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Dickerson v. Sage

Supreme Court of Delaware

March 28, 2018

ELI DICKERSON [1], Respondent Below, Appellant,
v.
YULIA LUCILLE SAGE, Petitioner Below, Appellee.

          Submitted: January 26, 2018

          Court Below-Family Court of the State of Delaware File No. CN16-02507 Petition Nos. 16-12406 17-23141

          Before STRINE, Chief Justice; SEITZ and TRAYNOR, Justices.

          ORDER

          Gary F. Traynor Justice

         This 28th day of March 2018, upon consideration of the parties' briefs and the record below, it appears to the Court that:

         (1) The respondent below-appellant, Eli Dickerson ("the Husband"), filed this appeal from the Family Court's September 19, 2017 letter decision and order: (i) denying the Husband's motion for reargument of a child support order; (ii) denying the Husband's motion for relief from a judgment or order; and (iii) granting in part the Husband's motion for relief from clerical mistakes or mathematical errors. We find no error or abuse of discretion in the Family Court's decision. Accordingly, we affirm the Family Court's judgment.

         (2) The parties were married on September 20, 2013, separated on April 12, 2016, and divorced on November 3, 2016. In 2014, they moved from Canada to the United States. They have two children, a daughter born in 2014 and a daughter born in 2015 (collectively, "the Children"). When the petitioner below-appellee, Yulia Lucille Sage ("the Wife") filed for divorce, she requested ancillary relief, including property division and alimony. On January 3, 2017, the parties submitted a completed Family Court Civil Rule 16(c) Financial Report.

         (3) A scheduling order was entered on February 7, 2017. The ancillary matters hearing was scheduled for May 26, 2017, with a pretrial conference on April 27, 2017. The Family Court Civil Rule 52(d) Ancillary Pretrial Stipulation was due five business days before the pretrial conference.

         (4) As required by the scheduling order, the Wife completed her portion of the Rule 52(d) Stipulation and provided a copy to the Husband. The Husband failed to submit the Rule 52(d) Stipulation with his portion completed. The Family Court filled out the Husband's portion of the Rule 52(d) Stipulation at the April 27, 2017 hearing and entered the Rule 52(d) Stipulation.

         (5) The Family Court held the ancillary hearing on May 26, 2017. On July 14, 2017, the Family Court held a teleconference with the parties to address child support. Both parties agreed that it would be best to calculate child support at the same time as the ancillary matters of property division and alimony were resolved. On July 31, 2017, the Family Court issued a letter decision and order dividing the parties' marital property and determining that the Wife needed, and the Husband could pay $245.00 in alimony and $1, 750.00 in child support on a monthly basis. Until a child support ordered was entered, the Family Court ordered the Husband to pay $1, 750.00 per month in non-taxable alimony and $245.00 in taxable alimony. On July 31, 2017, the Wife filed a petition for child support.

         (6) On August 7, 2017, the Husband filed a motion for reargument of the July 31, 2017 order on the grounds that his TD Bank 401(k) plan had a different value on the date of separation than the figure listed by the Family Court in the matters that the parties agreed upon. On August 9, 2017, the Wife filed a motion for reargument of the July 31, 2017 order based on the Family Court's division of debt and valuation of an account in Canadian, rather than U.S., dollars.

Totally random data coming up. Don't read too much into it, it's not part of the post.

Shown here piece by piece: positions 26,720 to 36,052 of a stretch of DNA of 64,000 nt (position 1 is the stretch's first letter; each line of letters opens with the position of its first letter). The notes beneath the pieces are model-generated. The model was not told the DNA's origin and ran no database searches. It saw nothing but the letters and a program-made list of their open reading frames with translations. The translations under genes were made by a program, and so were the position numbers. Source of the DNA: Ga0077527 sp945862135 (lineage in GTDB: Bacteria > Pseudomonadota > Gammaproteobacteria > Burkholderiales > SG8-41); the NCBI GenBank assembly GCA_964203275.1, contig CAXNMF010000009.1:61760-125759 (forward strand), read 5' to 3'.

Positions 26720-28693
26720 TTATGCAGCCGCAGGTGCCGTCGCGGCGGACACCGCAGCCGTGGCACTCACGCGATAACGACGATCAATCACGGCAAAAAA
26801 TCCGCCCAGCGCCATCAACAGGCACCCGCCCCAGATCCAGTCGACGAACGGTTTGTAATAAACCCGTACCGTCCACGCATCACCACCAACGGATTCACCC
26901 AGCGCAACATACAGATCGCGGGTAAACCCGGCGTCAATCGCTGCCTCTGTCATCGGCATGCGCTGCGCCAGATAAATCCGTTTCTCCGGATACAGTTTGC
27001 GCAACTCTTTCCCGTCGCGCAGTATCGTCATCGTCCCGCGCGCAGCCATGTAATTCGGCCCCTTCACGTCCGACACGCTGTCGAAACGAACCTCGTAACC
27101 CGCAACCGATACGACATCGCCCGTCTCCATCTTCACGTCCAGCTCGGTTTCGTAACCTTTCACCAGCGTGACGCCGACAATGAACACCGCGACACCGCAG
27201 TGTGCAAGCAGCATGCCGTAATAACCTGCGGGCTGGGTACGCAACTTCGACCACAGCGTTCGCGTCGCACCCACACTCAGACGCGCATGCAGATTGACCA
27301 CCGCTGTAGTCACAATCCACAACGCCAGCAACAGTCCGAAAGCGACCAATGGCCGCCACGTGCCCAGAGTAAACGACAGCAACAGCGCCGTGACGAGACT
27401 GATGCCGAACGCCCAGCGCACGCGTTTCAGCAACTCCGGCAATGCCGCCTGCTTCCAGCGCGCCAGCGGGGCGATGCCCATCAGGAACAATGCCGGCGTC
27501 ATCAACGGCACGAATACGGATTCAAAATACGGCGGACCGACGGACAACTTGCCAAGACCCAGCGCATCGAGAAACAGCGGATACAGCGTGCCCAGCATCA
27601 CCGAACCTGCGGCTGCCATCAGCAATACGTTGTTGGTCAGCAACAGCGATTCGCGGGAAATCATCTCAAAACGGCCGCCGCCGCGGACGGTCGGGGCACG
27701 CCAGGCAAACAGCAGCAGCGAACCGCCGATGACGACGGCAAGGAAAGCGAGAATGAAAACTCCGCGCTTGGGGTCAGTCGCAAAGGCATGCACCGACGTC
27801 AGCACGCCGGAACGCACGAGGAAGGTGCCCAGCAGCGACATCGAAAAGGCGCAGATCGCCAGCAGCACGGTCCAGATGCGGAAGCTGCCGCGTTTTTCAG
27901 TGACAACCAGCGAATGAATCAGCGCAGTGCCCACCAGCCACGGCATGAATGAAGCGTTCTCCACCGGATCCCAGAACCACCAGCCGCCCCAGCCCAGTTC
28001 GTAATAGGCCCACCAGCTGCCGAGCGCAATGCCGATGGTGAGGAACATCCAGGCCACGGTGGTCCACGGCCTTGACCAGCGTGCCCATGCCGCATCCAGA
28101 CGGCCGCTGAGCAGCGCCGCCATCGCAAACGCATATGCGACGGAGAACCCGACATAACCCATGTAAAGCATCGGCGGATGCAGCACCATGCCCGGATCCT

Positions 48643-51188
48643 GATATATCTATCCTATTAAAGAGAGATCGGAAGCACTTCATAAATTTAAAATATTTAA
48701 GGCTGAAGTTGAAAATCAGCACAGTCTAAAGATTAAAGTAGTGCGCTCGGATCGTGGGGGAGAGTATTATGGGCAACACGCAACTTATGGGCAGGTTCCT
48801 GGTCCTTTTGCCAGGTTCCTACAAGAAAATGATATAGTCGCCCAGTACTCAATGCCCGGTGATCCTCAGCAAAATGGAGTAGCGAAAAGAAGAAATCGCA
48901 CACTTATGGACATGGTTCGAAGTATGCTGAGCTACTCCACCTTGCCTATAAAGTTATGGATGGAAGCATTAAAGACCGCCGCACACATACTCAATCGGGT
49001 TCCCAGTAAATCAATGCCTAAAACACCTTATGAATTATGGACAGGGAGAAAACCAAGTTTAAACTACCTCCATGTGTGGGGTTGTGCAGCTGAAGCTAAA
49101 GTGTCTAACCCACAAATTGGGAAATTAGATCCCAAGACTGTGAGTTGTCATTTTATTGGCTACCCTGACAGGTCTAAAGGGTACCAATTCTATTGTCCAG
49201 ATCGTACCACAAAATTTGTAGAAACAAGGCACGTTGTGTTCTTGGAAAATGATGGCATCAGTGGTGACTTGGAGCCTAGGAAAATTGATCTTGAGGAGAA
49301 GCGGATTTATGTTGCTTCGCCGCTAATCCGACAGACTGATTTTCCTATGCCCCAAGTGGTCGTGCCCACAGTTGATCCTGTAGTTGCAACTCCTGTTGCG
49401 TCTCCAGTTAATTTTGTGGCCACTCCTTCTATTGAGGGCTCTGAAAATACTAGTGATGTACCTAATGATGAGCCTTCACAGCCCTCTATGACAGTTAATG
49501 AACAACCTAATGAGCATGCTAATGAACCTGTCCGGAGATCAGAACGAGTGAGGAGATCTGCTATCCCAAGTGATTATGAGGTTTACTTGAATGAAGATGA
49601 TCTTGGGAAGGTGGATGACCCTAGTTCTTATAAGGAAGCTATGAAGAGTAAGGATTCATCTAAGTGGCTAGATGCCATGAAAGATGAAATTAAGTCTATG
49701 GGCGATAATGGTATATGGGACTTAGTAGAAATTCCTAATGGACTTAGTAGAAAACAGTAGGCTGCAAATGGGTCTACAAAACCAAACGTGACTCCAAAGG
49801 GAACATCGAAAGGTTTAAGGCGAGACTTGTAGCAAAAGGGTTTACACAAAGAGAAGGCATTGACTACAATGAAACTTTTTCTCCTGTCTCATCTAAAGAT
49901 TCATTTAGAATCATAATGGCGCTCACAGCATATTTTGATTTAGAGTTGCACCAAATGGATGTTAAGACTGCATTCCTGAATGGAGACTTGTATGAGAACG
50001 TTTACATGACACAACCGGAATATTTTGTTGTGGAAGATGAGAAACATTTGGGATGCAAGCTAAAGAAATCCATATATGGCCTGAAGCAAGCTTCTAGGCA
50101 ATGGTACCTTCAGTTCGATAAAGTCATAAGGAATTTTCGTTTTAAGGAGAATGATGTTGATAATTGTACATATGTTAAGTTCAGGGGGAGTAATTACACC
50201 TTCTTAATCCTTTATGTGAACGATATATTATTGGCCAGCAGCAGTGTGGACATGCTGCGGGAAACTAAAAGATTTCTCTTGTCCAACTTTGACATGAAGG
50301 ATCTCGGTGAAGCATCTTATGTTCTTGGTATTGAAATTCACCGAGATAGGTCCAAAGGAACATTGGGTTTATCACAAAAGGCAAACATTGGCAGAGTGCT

(7) On August 8, 2017, the Family Court entered the child support order for $1, 750.00. On August 10, 2017, the Husband filed a motion for reargument of the child support order on the grounds that the Family Court overlooked the Father's 401(k) contributions and medical insurance payments. The Father also argued that he was entitled to a 10% parenting-time adjustment based on more than 80 overnight visits in a year with the Children.

         (8) On August 23, 2017, the Husband filed a motion for relief from judgment under Family Court Civil Rules 60(b)(3) and 60(b)(6), alleging that the Mother had dissipated $4, 044.99 in marital assets. The Husband also filed a motion for relief from clerical mistakes or mathematical errors under Family Court Civil Rule 60(a), arguing that the August 8, 2017 child support order incorrectly listed the Wife's salary and that there should be Canada Child Benefits for both of the Children, not just one. On August 28, 2017, the Husband filed a motion to amend the motion for relief from clerical mistake or mathematical error on the grounds that, as of August 15, 2017, the Canada Child Benefits had increased by $110.00 per month.

         (9) In an order dated August 29, 2017, the Family Court denied the Husband's motion to amend the relief from clerical mistake or mathematical error. In a letter decision and order dated September 19, 2017, the Family Court addressed the Husband's other motions and the Wife's motion for reargument of the July 31, 2017 order. The Family Court: (i) granted in part the Wife's motion for reargument; (ii) granted in part the Husband's motion for reargument as to the ancillary order; (iii) denied the Husband's motion for reargument as to the child support order; (iv) denied the Husband's motion for relief from judgment under Rules 60(b)(3) ...


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